BEDFORD, Mass., Jan. 8, 2014 (Emerald Bio PR) – Emerald Bio, world class protein science researchers and drug discovery experts integrating structure-guided drug discovery and target knowledge to transform the treatment of disease, announced today a partnership with industry, academic and nonprofit organizations to explore the effects of microgravity on crystallization of two challenging therapeutic targets implicated in cancer and cardiovascular disease. The company is collaborating with the Broad Institute, the Center for the Advancement of Science in Space (CASIS), NanoRacks and Protein BioSolutions.

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Brown/MIT Team Chosen for New NASA Virtual Institute


NASA_SSERVI-LOGOPROVIDENCE, R.I. (Brown University PR]) — NASA has tapped a team of Brown and MIT researchers to be part of its new Solar System Exploration Research Virtual Institute (SSERVI). The team will help to develop scientific goals and exploration strategies for the Moon, near-Earth asteroids, and the Martian moons Phobos and Deimos.

“These are the most accessible solar system targets for robotic and human exploration beyond Earth,” said Carle Pieters, professor of geological sciences and principal investigator for the Brown/MIT team. “They are diverse bodies that together may hold the key to understanding the formation and evolution of our solar system.”

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MIT Researchers Test Inflatable CubeSat Antennae

View of a CubeSat equipped with an inflated antenna, in a NASA radiation chamber. (Credit: Alessandra Babuscia)

View of a CubeSat equipped with an inflated antenna, in a NASA radiation chamber. (Credit: Alessandra Babuscia)

By Jennifer Chu
MIT News Office

The future of satellite technology is getting small — about the size of a shoebox, to be exact. These so-called “CubeSats,” and other small satellites, are making space exploration cheaper and more accessible: The minuscule probes can be launched into orbit at a fraction of the weight and cost of traditional satellites.

But with such small packages come big limitations — namely, a satellite’s communication range. Large, far-ranging radio dishes are impossible to store in a CubeSat’s tight quarters. Instead, the satellites are equipped with smaller, less powerful antennae, restricting them to orbits below those of most geosynchronous satellites.

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Skolkovo Fund, Roscosmos to Cooperate on Space Tech


By Douglas Messier
Parabolic Arc Managing Editor

Roscosmos and the Skolkovo Fund will work together on developing advanced space and telecommunications technologies as part of the space agency’s long-range development plan that extends out to 2030 and beyond, Russian media report.

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Video: Dava Newman Shows Off Her Flexible Spacesuit Design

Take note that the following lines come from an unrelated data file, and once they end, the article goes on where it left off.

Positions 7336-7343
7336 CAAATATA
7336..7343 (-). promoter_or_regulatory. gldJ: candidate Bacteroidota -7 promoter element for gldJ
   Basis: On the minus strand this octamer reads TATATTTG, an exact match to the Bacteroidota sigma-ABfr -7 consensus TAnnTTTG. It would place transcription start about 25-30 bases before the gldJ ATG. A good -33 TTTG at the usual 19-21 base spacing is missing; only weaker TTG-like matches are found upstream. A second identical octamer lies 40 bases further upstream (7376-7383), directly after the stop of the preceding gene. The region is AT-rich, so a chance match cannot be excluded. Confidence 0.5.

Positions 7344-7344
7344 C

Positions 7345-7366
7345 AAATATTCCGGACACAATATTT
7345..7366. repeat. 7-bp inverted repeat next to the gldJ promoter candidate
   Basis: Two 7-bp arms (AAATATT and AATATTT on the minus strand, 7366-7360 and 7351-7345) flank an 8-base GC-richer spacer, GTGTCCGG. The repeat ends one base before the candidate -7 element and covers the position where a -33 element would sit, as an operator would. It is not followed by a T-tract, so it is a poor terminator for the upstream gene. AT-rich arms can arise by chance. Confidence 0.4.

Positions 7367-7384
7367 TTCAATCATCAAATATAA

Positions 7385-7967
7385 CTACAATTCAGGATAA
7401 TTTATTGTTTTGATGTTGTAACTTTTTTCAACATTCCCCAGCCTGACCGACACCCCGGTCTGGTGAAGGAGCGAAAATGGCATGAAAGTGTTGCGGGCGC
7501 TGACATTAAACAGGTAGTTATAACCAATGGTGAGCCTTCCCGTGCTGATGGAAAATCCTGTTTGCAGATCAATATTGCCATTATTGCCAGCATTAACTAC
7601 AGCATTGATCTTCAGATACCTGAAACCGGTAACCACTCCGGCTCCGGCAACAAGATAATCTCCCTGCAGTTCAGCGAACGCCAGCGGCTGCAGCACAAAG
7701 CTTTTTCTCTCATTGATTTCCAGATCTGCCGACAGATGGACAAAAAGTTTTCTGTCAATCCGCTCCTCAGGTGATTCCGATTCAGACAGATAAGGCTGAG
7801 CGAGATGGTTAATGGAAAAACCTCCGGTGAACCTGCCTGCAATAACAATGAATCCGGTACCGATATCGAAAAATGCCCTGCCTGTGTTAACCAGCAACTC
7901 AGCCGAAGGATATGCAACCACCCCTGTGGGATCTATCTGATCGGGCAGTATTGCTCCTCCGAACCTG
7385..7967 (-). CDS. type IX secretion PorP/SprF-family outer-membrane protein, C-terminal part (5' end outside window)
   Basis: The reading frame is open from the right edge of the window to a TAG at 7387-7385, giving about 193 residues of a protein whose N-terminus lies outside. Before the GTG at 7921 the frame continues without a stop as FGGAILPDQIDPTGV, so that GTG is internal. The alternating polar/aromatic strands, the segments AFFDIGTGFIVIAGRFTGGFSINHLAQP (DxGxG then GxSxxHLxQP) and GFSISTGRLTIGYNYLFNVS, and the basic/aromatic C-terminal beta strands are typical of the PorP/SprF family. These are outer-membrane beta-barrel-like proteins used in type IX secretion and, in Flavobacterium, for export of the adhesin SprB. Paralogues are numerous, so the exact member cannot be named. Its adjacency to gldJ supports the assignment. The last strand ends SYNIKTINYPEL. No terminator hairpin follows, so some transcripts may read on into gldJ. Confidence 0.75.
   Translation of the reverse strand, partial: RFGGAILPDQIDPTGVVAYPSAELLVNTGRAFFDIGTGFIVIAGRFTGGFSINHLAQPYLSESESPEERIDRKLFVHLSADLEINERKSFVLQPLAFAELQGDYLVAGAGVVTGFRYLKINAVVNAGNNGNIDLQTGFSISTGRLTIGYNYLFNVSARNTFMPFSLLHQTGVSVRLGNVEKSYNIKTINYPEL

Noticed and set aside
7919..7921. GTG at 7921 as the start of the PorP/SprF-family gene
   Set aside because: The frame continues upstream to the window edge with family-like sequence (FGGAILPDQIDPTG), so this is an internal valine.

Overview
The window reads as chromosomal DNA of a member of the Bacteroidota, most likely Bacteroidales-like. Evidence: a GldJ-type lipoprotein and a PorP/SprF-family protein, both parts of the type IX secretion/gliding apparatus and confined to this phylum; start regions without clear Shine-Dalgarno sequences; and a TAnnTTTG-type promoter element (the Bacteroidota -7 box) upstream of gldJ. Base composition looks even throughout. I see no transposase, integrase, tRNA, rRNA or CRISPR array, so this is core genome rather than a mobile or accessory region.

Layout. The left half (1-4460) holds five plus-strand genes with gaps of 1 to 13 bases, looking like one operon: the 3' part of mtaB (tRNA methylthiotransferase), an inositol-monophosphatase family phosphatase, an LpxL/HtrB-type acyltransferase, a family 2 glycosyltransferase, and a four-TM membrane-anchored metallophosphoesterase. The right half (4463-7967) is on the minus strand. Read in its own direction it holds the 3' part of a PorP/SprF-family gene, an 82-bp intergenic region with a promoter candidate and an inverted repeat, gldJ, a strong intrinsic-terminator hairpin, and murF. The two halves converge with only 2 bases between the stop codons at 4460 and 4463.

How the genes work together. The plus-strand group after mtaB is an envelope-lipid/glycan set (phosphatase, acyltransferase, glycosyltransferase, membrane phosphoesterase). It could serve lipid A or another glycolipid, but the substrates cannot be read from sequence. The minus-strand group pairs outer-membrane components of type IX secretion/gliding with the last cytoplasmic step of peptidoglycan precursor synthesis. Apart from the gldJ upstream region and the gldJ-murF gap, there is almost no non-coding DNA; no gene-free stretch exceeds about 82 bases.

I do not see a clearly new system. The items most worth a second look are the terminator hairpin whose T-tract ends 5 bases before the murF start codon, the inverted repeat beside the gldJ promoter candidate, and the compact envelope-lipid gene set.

MIT Professor and spacesuit designer Dava Newman shows off her design for a flexible spacesuit. This is a series of videos for the PBS science show Nova. Another video after the break. Continue reading ‘Video: Dava Newman Shows Off Her Flexible Spacesuit Design’

X PRIZE’s Peter Diamandis to Talk in Phoenix



The MIT (Massachusetts Institute of Technology) Enterprise Forum of Phoenix will host an extraordinary event, Rewarding Breakthrough Innovation, on June 4, 2009, at the Arizona Science Center where Arizona business leaders and community members will meet the key figure in the development of the personal spaceflight industry, Dr. Peter H. Diamandis. He will be sharing his experiences, vision and passion for having created many space-related businesses and organizations including the X PRIZE Foundation, the Rocket Racing League, Zero Gravity Corporation, Singularity University and Space Adventures, Ltd.

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MIT Enterprise Forum to Discuss Aerospace Entrepreneurship


MIT Enterprise Forum of New York
Investing in Aerospace Entrepreneurship

Wednesday, April 22, 2009
5:30 to 9:00 p.m.

Eisner LLP
750 Third Avenue, Floor 16
(between 46th and 47th streets)
New York, NY 10017

In the current economic climate, investors are evaluating all investment opportunities with a critical eye, looking for enhanced returns and reduced risk. While aerospace and defense technologies represent a fertile area for investment, many investors are hesitant as they do not fully understand the landscape.

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Next-Gen COTS and the Future of Human Space Exploration


The Space Review has a couple of interesting articles this week that might be of some interest to you all:

COTS: The Next Generation
Taylor Dinerman examines the possibilities and the obstacles involved in NASA’s next step beyond its COTS program.

The Problems with “The Future of Human Spaceflight”
James Oberg points out some flaws he finds in an MIT report with recommendations for NASA about the future of human spaceflight.

MIT Joins Google’s Race to the Moon


By David Chandler
MIT News Office

MIT faculty and students have joined the race to send the first privately funded spacecraft to the moon.

At a press conference on Dec. 17 at NASA’s Ames Research Center, organizers of the Google Lunar X-Prize competition revealed the members of a “mystery team” that is one of a dozen contestants for the $30 million prize and that, it turns out, includes significant MIT participation.

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MIT Weighs In on Future U.S. Space Program



A team led by MIT researchers releases today the most comprehensive independent review of the future of the nation’s human spaceflight program undertaken in many years. The report recommends setting loftier goals for humans in space, focusing research more clearly toward those goals, and increasing cooperation with other nations and private industry.